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I generate a 19kHz audio signal with sampling frequency of 44100 using Matlab. Due to the sampling, some other frequencies are generated in addition to the 19 kHz signal. When I play this audio, I hear additional voices. How I can remove these additional sides? I think it needs aliasing filtering, but I cannot filter signal after DAC, because I generate the audio signal and play it with phone or computer, I cannot put any filter after A/D.

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closed as unclear what you're asking by Marcus Müller, MBaz, lennon310, Stanley Pawlukiewicz, Peter K. Jul 23 at 23:22

Please clarify your specific problem or add additional details to highlight exactly what you need. As it's currently written, it’s hard to tell exactly what you're asking. See the How to Ask page for help clarifying this question. If this question can be reworded to fit the rules in the help center, please edit the question.

  • $\begingroup$ If you hear any additional voices, it's not due to sampling at 44100 Hz alone; the images (on D/A side, it's "images", not "aliases") introduced by that are impossible to hear for a human. Your 19 kHz tone, by the way, is also impossible to hear for humans unless they are young-ish. $\endgroup$ – Marcus Müller Jun 28 at 6:53
  • $\begingroup$ Anyway, a reconstruction filter (the filter you need to put after a D/A converter to avoid spectral images) has to be analog. $\endgroup$ – Marcus Müller Jun 28 at 6:54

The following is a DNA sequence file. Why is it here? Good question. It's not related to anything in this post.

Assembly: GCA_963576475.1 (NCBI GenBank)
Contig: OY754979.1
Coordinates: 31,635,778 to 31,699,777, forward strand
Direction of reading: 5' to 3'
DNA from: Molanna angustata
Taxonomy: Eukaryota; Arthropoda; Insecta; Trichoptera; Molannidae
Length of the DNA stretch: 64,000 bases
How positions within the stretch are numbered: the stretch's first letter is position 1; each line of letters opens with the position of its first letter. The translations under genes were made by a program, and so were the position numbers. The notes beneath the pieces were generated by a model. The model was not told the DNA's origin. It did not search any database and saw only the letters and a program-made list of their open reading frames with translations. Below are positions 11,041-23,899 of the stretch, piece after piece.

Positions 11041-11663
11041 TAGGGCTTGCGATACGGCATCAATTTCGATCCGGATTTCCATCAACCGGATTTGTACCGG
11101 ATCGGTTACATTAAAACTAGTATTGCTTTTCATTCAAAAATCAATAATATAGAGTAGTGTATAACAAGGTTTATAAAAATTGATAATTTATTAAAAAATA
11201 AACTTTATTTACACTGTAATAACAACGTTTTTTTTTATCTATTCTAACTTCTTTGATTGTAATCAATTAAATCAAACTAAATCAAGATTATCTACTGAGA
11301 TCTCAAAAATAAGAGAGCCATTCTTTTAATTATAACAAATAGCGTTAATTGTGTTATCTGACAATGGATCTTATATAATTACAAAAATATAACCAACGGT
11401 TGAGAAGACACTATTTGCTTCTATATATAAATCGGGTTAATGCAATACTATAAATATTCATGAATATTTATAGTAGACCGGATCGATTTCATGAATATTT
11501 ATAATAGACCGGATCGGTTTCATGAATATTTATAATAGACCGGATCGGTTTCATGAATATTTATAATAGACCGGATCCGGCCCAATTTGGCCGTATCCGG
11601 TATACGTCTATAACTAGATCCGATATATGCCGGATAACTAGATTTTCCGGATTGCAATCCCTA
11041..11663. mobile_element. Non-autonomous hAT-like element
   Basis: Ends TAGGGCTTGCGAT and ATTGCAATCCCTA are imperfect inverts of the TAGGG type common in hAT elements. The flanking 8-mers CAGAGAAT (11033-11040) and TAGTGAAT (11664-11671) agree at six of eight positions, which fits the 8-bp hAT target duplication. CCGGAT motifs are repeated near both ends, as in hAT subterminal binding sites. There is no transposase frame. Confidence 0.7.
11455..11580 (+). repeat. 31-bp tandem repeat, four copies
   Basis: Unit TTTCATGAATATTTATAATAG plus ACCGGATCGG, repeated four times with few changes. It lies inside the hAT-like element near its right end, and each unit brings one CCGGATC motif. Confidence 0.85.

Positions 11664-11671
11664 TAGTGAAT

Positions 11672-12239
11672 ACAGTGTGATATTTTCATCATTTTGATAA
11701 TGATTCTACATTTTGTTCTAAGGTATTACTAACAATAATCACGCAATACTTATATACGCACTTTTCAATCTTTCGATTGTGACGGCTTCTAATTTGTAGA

• $\begingroup$ (I hope I'm interpreting "I generate a 19 kHz signal at a sampling rate of 44100 Hz and play it" correctly, as in you're digitally generate that signal and play it through a D/A converter (playback side of a soundcard)) $\endgroup$ – Marcus Müller Jun 28 at 7:00
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If your code is working correctly, than there should be no aliasing.

Most likely this is a problem with your playback system. Most sound cards in computers are terrible and will create a lot of noise and other artifacts. Since the 19 kHz tone is inaudible for most people, you just hear the artifacts.

It's also possible that you turn up the volume too high. The 19 kHz may easily clip your playback hardware. You can't tell if it's "too loud" since your auditory sensitivity at 19 kHz is basically zero. You may have also clipped the sine wave when sending it to the sound card.

There is also the software stack: On Windows, most sound will go through the kernel mixer, which often applies sample rate conversion and other processing. It's default behavior is quite bad, so this is also likely to create a lot of artifacts and noise.

Playing sine waves cleanly requires decent equipment. Typically a good external sound card and a dedicated SW driver that bypasses the operating system. You can try saving it as a wave file and play it over some "known good" hardware.

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